Causes, Risks and Solutions of Acidic Water

Blue background with white text and orange line underneath next to cup of water in foreground of blurry background.

Jump Ahead:

Understanding the causes, risks and solutions of acidic water can help you maintain the pH and acidity levels of water within your system. Different industrial applications rely on neutralized water, whether you work in aquaculture, food and beverage, hydroponics, wastewater treatment or pool water installations. The acidity vs. alkalinity levels of water are the difference between low and high pH levels, which determine the useability of your water sample, depending on the industry.

Through our tower packing solutions, MACH Engineering professionals can help you optimize the performance of your water systems by assisting in the selection of efficient scrubber packing and internals. We are here as your long-standing partner when it comes to customized and semicustomized solutions.

What is Acidic Water and What Makes Water Acidic?

Acidic water is water with a pH balance below 7. Acidic water can occur naturally, coming from highly dissolved oxygen levels or humans. Natural occurrences can range from rain to tree roots and soil microbes that produce acids and emit carbon dioxide. Mine spills and chemical dumps from humans can also push down the pH levels of a water sample.

While both natural and human-made incidents can cause acidic water, sediments in soil and rocks within the earth can actually neutralize acid, acting as water filters. As such, deep, underground water is often purer compared to shallow groundwater.

Determining the acidity level of water depends on the amount of pH in a given sample. The pH level of a solution measures how many hydrogen ions are in it, relating to a scale of zero to 14. The lower numbers indicate a higher level of acidity or a low pH while the higher numbers indicate a basic solution or higher pH and lower acidity. The average pH level for groundwater ranges from 6 to 8.5. Pure water’s neutral pH at room temperature is 7.0.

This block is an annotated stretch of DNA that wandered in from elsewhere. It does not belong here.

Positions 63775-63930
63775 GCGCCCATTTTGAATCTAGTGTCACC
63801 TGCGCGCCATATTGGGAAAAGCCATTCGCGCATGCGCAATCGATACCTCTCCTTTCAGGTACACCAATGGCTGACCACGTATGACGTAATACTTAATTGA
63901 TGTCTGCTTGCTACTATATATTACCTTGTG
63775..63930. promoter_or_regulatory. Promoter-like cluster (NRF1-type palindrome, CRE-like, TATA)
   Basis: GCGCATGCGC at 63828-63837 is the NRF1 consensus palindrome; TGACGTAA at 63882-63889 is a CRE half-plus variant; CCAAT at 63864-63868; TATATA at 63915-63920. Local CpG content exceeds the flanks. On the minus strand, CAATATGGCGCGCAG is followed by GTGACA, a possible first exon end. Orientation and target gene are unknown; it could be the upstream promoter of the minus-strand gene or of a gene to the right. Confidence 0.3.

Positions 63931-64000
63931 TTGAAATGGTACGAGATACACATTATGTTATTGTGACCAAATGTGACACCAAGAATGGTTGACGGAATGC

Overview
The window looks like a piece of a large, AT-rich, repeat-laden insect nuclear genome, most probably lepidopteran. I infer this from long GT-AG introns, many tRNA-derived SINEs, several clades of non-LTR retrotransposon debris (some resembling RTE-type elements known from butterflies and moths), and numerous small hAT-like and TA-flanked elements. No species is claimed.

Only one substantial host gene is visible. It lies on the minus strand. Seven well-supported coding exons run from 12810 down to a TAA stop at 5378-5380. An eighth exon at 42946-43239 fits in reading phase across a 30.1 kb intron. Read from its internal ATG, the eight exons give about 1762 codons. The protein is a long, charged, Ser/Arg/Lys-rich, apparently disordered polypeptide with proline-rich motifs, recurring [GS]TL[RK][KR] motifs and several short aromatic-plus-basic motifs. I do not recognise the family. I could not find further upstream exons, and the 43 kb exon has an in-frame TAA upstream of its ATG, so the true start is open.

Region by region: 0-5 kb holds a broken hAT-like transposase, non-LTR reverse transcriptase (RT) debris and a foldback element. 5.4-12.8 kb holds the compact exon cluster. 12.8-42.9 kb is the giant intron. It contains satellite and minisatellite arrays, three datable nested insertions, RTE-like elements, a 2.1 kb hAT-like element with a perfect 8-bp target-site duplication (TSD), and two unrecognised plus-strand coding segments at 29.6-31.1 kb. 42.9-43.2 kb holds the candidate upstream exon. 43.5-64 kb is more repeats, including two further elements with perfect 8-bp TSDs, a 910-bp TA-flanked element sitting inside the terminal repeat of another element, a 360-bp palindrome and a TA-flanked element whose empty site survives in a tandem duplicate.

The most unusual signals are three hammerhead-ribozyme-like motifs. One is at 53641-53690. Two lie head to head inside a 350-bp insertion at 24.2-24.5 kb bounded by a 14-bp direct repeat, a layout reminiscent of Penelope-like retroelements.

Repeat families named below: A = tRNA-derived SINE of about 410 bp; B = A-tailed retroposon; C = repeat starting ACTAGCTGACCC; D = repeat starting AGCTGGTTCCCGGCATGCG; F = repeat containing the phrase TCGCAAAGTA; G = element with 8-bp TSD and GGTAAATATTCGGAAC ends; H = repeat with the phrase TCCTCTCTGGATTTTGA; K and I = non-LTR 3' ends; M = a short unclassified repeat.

The pH scale is as follows:

  • Acidic — 0 to 6.5 pH
  • Neutral — 7 pH
  • Basic — 7.5 to 14 pH

Water with a low pH can corrode metal pipes and leach other metals. However, hydrogen ions aren’t the only thing that determines the corrosive effects of water.

Alkaline also plays a role in understanding what makes water acidic. Alkalinity measures the water’s capacity to resist pH changes that can make the solution more acidic. Both alkalinity and pH measurements dictate corrosion levels.

Symptoms of Acidic Water

An easy way to tell if water is acidic is if it tastes metallic or sour. However, acidic water can be hard to detect in industrial settings because you’re not drinking the water and are typically using it for business purposes instead. Depending on your industry, you may be treating water or using it for manufacturing, research and food and beverage, among other things.

Industrial businesses should look for signs of discoloration on fixtures like faucets, pipes, aquifers and any other surface your water touches. Acidic water can leave blue-green stains on surfaces the water comes in contact with. The blue-green stains from acidic water are often a result of copper leaching into the water. Acidic water is corrosive, which leads to leaching. This means harmful elements from metal pipes and fixtures are released into the water stream.

Risks of Acidic Water